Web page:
For the past month, I’ve had a back problem. Anyone who has suffered from pulled muscle and bulgy disc will feel very sorry for me. Much time has been spent in a recliner instead of in the garden. More time has been spent making lists and using Pinterest to plot and plan my next home renovation, than to enact it, but eventually, I had to make my hands busy. Mornings are spent on the keyboard, working on the next novel. (A mystery series coming your way.) But afternoons are filled with spinning a different sort of yarn, something I can do from the relative misery of my new recliner.

Scout, helping with the macrame lampshade project.

It began with a “how-to” kit on macrame wall hangings. I’ve had to order three more skeins of cord and now I’m finishing up a lampshade cover. All of these bits will eventually find a home with my daughter and her soon-to-be husband! (In just twenty-two days we get a son-in-law!)

My first macrame projects!

I’m not sure macrame has a place in my home. Maybe in the form of a hammock? Possibly. I like things that serve a purpose, and I think I could make good use of a hammock… with my back. Whew.

The macrame lamp shade (untrimmed) on its floor lamp.

A Picture Paints 10,000 Words

This particular blog post is a favorite recurrent theme of mine: The Rhetoric of Visual Communication.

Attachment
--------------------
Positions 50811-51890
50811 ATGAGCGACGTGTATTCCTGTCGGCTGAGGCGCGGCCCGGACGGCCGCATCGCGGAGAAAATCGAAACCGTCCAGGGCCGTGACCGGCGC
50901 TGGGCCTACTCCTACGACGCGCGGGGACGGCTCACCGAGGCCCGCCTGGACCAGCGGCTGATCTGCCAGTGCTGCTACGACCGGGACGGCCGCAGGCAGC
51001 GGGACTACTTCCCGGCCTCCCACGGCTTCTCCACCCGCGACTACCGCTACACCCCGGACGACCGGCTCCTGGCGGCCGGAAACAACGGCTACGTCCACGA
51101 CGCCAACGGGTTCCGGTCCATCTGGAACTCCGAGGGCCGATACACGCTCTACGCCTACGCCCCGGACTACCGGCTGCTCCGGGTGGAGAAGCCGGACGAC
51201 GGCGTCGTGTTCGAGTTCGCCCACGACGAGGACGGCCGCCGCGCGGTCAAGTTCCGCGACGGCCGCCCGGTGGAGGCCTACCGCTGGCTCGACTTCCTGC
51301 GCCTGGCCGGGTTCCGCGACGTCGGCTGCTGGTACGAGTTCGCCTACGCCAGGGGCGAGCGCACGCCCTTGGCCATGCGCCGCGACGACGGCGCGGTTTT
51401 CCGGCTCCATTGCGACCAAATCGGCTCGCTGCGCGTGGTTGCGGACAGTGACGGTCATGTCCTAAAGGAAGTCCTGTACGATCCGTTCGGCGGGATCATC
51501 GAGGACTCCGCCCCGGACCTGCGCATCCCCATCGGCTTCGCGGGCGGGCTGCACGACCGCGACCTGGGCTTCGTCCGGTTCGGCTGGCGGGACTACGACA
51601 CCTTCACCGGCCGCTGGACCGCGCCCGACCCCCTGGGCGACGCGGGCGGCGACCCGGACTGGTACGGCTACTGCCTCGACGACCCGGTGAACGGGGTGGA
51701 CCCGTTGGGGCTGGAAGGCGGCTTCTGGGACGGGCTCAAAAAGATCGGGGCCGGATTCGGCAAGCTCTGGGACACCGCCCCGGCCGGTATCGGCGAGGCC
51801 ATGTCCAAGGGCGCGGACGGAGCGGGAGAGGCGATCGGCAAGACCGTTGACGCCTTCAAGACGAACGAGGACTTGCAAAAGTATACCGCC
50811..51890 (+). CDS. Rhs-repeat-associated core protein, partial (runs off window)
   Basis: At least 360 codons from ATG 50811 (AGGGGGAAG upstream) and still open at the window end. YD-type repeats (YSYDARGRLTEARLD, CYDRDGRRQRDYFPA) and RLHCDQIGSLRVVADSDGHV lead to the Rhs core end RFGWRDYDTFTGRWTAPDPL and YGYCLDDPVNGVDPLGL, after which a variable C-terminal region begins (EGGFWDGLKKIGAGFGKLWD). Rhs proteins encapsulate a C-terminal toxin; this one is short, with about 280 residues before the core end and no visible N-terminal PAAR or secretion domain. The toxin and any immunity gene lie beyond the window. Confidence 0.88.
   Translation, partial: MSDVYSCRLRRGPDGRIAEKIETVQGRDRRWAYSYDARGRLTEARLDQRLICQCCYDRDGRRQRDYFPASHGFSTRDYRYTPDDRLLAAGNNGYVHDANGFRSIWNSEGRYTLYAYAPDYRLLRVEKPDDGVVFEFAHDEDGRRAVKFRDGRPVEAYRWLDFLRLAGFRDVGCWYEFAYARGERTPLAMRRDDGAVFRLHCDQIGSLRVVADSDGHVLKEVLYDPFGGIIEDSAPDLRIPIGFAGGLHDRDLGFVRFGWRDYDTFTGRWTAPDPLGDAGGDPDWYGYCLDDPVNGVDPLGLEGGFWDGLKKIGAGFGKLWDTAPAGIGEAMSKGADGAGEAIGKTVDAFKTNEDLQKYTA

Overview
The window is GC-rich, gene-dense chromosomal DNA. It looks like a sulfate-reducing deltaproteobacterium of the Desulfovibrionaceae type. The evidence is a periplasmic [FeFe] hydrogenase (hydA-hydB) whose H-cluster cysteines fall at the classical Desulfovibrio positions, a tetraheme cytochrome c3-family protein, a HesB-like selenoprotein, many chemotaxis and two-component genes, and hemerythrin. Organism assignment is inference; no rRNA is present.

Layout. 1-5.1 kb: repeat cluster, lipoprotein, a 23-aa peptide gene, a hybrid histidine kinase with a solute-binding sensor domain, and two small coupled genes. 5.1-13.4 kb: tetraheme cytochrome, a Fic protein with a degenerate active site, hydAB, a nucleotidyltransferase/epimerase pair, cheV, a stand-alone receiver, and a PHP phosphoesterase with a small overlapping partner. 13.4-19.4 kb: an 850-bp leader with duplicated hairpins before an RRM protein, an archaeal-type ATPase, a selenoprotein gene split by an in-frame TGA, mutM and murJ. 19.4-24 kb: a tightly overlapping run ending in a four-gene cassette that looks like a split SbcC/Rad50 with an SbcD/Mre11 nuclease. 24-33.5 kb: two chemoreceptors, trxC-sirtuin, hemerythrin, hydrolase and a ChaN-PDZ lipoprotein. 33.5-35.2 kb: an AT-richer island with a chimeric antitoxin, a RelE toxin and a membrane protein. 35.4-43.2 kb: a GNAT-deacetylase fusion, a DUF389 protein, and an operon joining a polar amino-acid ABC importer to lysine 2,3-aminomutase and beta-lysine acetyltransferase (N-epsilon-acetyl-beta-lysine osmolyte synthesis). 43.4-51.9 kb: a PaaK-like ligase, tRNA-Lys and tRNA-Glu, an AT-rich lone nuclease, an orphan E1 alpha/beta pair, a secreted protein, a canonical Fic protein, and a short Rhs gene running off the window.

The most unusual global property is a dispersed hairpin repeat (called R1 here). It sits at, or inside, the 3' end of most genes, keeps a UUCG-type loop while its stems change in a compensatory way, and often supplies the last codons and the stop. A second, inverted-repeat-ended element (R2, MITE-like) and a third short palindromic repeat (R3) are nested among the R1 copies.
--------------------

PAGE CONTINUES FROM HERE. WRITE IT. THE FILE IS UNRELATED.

You see, it is my belief that Rhetoric in general, is a superpower, and if the premise holds true, that a picture is worth ten thousand words, then that would make visual communication a SUPER superpower.

Let me take you on this journey, my explanation for how I arrived at this bold statement:

IF per Aristotle, Rhetoric is the art of discovering the available means of persuasion with regard to any situation, then that could be construed as mind control. If that’s true, then a thing, a picture, which is worth ten thousand words, would have the power of a written rhetorical argument, but ten thousand fold! Voila. A SUPER superpower.

So the next time you encounter a rhetorician, just remember, you’re in the presence of a superhero… or perhaps a supervillain. Mwahahaha.

The Fairy Magic of Writing

A fairy child amongst the Creeping Jenny in a window box planter… captured on camera 4/22/22.

It was once believed that any human who stepped inside of a Fairy Ring, would be under the spell of those mythical creatures, overcome with the desire to dance until they went mad or died of exhaustion.

So what bizarre segue, you may wonder, will I find to connect fairy rings with writing?

It’s all the same. An interconnected world.

Fairy children on a fungus… captured on camera 4/22/22.

The thing that makes a “fairy ring” is the mycelium – tiny root hairs – of a mushroom. They spread out across a large network below the earth, then in the spring, when it rains, those hairs sprout up into mushrooms at the end of the tendrils, forming a rough circle of mushrooms.

It’s rather like plotting a novel.

We begin with a thought, an image, a spore of an idea. That idea spreads like a fungus. Yes, story plotting is a fungal infection. You begin to eat, sleep, breathe and expand on that idea… rather like mycelium. Before long, you’ve got a network of characters.

You’ll find a plethora of blog posts, youtube videos, etc., explaining how you should plot a story. I’m a bit more… organic… but yes, I do it in basically the same way. I like the tangential connection, that almost always, eventually, sprouts into a mushroom at the end of the tendril, but remains interconnected with all of the other little mushrooms in the neighborhood.